- How about 10 years from now?
Let’s get back to our story
I’m going to ask her out on a date.
Using the 3 question system, this is how the scenario would look as I’m prepping to ask her out.
1. In 10 minutes, how do I feel about this decision? Most likely, I’m going to feel a little embarrassed and worried about her saying “no”. But in the grand scheme, I’m going to feel good about myself because I removed any potential “what ifs” and regrets.
On the contrary, if she says “yes”, then I’m going to feel good about the decision to ask her out. Not only am I overcoming an emotional hangup, but I’m also learning to act in spite of fear and I also have a date with a girl I like.
2. In 10 months, how will I feel about this decision? Most likely, I’m going to forget about it or will only remember it when it’s brought up. But, I could have a girlfriend or an even deeper friendship.
3. In 10 years, how will I feel about the decision? Definitely, have forgotten about it. If she didn’t work out, I most likely have met another wonderful and pretty woman. But again, I could have met my dream woman and been with her for 10 years now.
With this scenario, are the risks still greater than my payoff?
There’s a chance for a rich and fulfilling relationship along with opportunities to grow as an individual. As with most things in life, when we’re deliberating about whether to do it or not, we overvalue the current moment in time and undervalue the long term.
In dating, we overvalue needing someone in the current moment and this leads us to jump into relationships that aren’t suited for us. Instead, these relationships just provide comfort because those types of people would rather be in a shitty relationship than to be alone until the right one comes along.
In fitness, we overvalue the implications of a 25-day fad diet and its effects on us while undervaluing the long term implications this can have on our bodies.
An example of the fitness 10/10/10 rule
Let’s name the person Richard. Richard wants to lose 15 pounds but is reluctant to try since he’s attempted previous times in the past and has fallen short in his efforts. Richard has hangups about going on a diet, working out, and making it mesh with his desired lifestyle and busy work schedule.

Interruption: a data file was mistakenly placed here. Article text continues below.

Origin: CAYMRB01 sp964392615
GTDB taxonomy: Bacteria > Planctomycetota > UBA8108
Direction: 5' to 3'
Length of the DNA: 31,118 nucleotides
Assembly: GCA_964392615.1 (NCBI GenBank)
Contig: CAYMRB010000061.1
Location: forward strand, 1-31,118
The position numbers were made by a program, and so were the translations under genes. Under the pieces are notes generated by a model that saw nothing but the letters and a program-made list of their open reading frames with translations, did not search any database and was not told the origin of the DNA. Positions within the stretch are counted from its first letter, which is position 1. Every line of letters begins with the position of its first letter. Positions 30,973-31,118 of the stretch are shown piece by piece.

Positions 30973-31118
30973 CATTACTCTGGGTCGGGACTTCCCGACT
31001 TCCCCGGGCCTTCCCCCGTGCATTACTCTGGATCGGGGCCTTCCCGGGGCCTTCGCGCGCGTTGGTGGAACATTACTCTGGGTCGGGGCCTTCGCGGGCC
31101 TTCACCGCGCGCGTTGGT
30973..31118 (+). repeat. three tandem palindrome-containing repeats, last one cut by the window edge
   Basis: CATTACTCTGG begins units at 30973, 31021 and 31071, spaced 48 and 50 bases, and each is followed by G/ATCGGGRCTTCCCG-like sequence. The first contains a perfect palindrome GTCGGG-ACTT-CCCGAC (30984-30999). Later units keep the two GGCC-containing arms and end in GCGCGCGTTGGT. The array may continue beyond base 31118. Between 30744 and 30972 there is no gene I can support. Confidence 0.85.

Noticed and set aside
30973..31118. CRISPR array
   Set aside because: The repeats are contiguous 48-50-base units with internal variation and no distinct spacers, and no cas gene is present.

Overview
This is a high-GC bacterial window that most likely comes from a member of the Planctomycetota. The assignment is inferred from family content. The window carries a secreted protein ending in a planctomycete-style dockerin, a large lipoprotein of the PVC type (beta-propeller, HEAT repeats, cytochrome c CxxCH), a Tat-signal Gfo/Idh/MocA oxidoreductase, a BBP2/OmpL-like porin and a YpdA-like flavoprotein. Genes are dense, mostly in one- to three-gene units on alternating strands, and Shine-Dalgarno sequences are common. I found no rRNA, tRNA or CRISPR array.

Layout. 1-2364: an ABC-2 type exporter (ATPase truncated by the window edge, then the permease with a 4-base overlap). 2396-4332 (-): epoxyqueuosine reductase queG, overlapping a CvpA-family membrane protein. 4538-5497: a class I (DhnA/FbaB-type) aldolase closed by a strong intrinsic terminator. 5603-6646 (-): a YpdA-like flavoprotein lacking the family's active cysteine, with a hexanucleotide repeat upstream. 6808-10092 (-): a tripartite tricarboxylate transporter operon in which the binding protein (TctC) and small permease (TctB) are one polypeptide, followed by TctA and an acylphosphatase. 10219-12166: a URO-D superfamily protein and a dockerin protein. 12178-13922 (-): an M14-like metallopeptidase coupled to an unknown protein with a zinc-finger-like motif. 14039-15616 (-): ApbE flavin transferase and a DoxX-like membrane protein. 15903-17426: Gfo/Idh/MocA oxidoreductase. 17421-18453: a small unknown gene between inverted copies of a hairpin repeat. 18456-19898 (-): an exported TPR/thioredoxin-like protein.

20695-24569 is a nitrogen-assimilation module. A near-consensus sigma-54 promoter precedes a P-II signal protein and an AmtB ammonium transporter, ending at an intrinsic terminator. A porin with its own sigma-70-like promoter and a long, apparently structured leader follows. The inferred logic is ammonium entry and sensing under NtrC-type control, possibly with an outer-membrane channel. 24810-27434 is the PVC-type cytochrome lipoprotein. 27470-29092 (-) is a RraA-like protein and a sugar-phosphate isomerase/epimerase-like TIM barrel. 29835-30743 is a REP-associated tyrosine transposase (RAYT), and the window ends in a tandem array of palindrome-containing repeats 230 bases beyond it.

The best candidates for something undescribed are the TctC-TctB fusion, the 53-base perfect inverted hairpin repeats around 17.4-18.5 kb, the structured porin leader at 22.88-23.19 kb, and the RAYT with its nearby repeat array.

Richard (and many people at the beginning) have a lot of mental hangups about the gym.
Here’s Richard’s scenario of going to the gym:
1. 10 minutes from now, how will he feel? He may be in a little discomfort, fearful, and uncertain about his decision to walk into the gym. But ultimately, he will be proud of himself for arriving here because many people would have let the discomfort stop them from walking in.
Anytime we attempt to step outside our comfort zone in life—fear, uncertainty, and discomfort will accompany you. But, these are signals that you’re headed for growth as an individual.
Alternatively, Richard could’ve found an excuse for not going to the gym. But, he likely would’ve had feelings of guilt accompany him for not going and this would’ve led to more self-loathing and negative talk.
2. How will he feel about this decision 10 months from now? He either has developed the habit of exercising and his body most likely shows it as well as his confidence and work performance.
Or, he’s still self-loathing, feeling stuck and covered in shame that he hasn’t made any progress and doesn’t look nor feel any better.
3. What about 10 years from now? He’s achieved the body he’s desired along with making his unique dent in the universe through his business since he now has more energy and confidence.
Or, he’s puddling in mediocrity in life and business. He's in a unfulfilling relationship or worse, jaded that he can’t get the girl he wants for whatever reason (probably his confidence).
He doesn't like his body and since he neglected to adopt a healthy lifestyle for the past decade, his quality of life is most likely lower along with him suffering from some long-term health consequences due him not taking pride enough in himself to exercise.
I won’t lie, you might hate every single minute that you’re putting yourself out there and being vulnerable. You might feel utterly uncomfortable with attempting to lose weight again, pursue work, or go after a relationship that is meaningful to you.
But, what the hell is the alternative?
Mediocrity. Unfulfilling work. A lifeless relationship that drains you more than inspires you. Filled with excuses for why you can’t do something. Living vicariously through others because you didn’t choose yourself nor believe in yourself enough.
That sounds awful.
And each one of us deserves better than that. But, we must choose ourselves and step out of our comfort zone (even a tiny step works).
When it comes to making better decisions, remind yourself that what you do today will have consequences tomorrow (good or bad).
When you think of pursuing your goals, don’t just think about the doomsday scenarios, think about everything that could go right. Don’t let distorted views or others opinions stop you from pursuing goals that truly matter to you.